Performance wise, Edwards is superb. She especially knocks it out of the park during the final scenes when Houdini comes back to her (or does he?). In abilities, Janet Leigh and Sally Struthers matched the actors who played their more famous husband (no small task when considering the charisma and acting chops of Tony Curtis and Paul Michael Glaser). But in Stacy Edwards' case, I believe she's the first Bess to surpass her Harry.

Kim Lores
Kim Lores (The Great Houdini, 1999): Chicago native Kim Lores played Bess on stage in the 1999 London Theater Works production of The Great Houdini with the great Jim Bentley. Lores and Bentley recreated several Houdini effects during the course of the show, including, as you can see on the right, Metamorphosis.

This was one I was fortunate enough to see when it played The Stella Adler Theater in Hollywood. From what I recall, the attractive Ms. Lores did a terrific job as Bess. In fact, I think by the time the evening ended, I had developed a Janet Leigh-level crush on her. How could I not? She was Bess!

Mystery Bess
Unknown actress (Death Defying Acts, 2008): While Bess does not appear in the latest Houdini movie, Death Defying Acts, her photograph does. Oddly, the filmmakers elected not to use a photo of the real Bess, but a photo of an unknown actress. Who is this mystery Bess?

My apologies to any other actresses who didn't make the list. These are the performances that I'm familiar with, but I'm certain there are scores of other Bessie's out there, particularly on stage. Please feel free to post any missed names and performance in my Comments.

This weekend we are Wild About Bess.

11 comments:

  1. Janet Leigh is stunning ... loved her in everything I ever saw her in. Almost never forgave Hitchcock for killing her off so early in "Psycho".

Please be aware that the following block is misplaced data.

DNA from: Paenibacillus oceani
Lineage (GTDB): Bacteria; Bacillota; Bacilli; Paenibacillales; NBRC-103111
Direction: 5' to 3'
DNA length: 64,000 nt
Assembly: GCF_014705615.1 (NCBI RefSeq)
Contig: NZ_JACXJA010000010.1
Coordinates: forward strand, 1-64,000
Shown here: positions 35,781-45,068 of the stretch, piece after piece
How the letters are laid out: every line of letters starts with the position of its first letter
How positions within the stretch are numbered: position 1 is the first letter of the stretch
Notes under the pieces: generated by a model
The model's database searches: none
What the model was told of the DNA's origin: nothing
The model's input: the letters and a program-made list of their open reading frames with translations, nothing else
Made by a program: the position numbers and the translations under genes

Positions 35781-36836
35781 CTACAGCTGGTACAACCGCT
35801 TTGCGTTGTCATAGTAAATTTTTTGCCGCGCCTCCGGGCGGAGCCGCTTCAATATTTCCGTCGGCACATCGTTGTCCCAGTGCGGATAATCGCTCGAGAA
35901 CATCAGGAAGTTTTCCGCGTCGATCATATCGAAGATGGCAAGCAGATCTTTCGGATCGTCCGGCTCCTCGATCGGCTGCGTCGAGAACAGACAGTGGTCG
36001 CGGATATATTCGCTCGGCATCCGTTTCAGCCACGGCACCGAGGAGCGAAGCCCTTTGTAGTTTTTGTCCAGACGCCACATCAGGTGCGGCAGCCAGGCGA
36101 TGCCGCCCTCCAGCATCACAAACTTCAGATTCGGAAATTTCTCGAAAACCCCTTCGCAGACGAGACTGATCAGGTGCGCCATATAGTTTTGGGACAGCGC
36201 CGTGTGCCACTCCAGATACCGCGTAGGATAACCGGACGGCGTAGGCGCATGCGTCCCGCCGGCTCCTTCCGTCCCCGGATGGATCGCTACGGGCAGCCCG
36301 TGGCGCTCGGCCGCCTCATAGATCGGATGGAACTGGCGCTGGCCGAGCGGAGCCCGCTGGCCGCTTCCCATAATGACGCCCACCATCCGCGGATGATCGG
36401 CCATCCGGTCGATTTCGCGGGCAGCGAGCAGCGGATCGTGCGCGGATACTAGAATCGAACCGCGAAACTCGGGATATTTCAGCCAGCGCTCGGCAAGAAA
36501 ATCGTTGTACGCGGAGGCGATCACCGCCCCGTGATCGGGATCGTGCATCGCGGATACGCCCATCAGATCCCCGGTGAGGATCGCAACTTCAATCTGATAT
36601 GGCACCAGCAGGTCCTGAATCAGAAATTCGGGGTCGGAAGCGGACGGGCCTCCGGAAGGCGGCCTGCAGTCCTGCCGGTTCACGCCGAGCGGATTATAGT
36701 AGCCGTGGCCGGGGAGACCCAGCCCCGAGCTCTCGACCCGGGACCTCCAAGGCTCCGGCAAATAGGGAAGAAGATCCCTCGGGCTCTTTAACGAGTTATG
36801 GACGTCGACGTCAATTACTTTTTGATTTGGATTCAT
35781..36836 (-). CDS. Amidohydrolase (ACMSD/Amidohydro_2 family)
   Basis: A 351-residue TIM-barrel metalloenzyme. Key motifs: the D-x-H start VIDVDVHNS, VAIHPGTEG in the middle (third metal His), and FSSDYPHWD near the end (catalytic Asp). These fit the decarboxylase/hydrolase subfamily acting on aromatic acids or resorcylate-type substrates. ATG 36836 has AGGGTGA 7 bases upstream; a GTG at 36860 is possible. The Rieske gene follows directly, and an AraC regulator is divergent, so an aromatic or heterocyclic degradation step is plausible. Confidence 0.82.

Sally was great though - she came across as strong yet vulnerable. It's a hard balance to strike but she managed it.

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  2. I can't shake the feeling that I missed a major Bess. Racking my brian, but I can't recall any others. She doesn't show up in Young Harry Houdini or Death Defying Acts. I know she popped up on Family Guy. I'm not sure who did the voice, however.

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  3. Stacy Edwards in the 1998 Houdini movie.

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  4. Oops, sorry, didn't see she was included.

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  5. I've updated this with an unidentified actress who "played" Bess in Death Defying Acts. Anyone recognize her?

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  6. There is a movie I remember seeing on TV in the 70s about Houdini, and I don't think it's either of the 2 listed here. For some reason, I thought it was Christopher Plummer in the lead role, but I don't see any listing on his imdb.com page. I remember it being a little eerie (it could just be that I was young), but I know his death was portrayed as getting punched outside of the theater, then he did the Chinese water chamber and drown. I watched clips of the Tony Curtis movie and the Paul Michael Glaser movie on Youtube--neither one of them had the feel of the movie I remember.

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    1. You're sure it wasn't the Glaser movie? I don't know what else it could be.

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  7. I remember years ago seeing a film in which Mrs. Houdini (or an actress playing her) said she heard from Harry from the beyond. She was then visited by some higher ups from the Catholic Church and talked out of making it public. This is a film probably from the early '30s - it might be Religious Racketeers, but does anyone remember?

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  8. anyone know of a film in which mrs. Houdini (or an actress playing her) said she heard from Houdini from the beyond. Then she was visited by higher ups from the Catholic church and talked out of making it known. It may have been Religious Racketeers, but at any rate, it was in the '30s and I think early '30s.

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    1. I don't recall that in any Houdini film that I've ever seen. Not Religious Racketeers. Bessie only appears at the beginning and end she's a firm skeptic in that film.

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  9. We've now had several new Bess's from the time I posted this in 2011 (especially on stage), so I will be doing a Part II before the end of the year.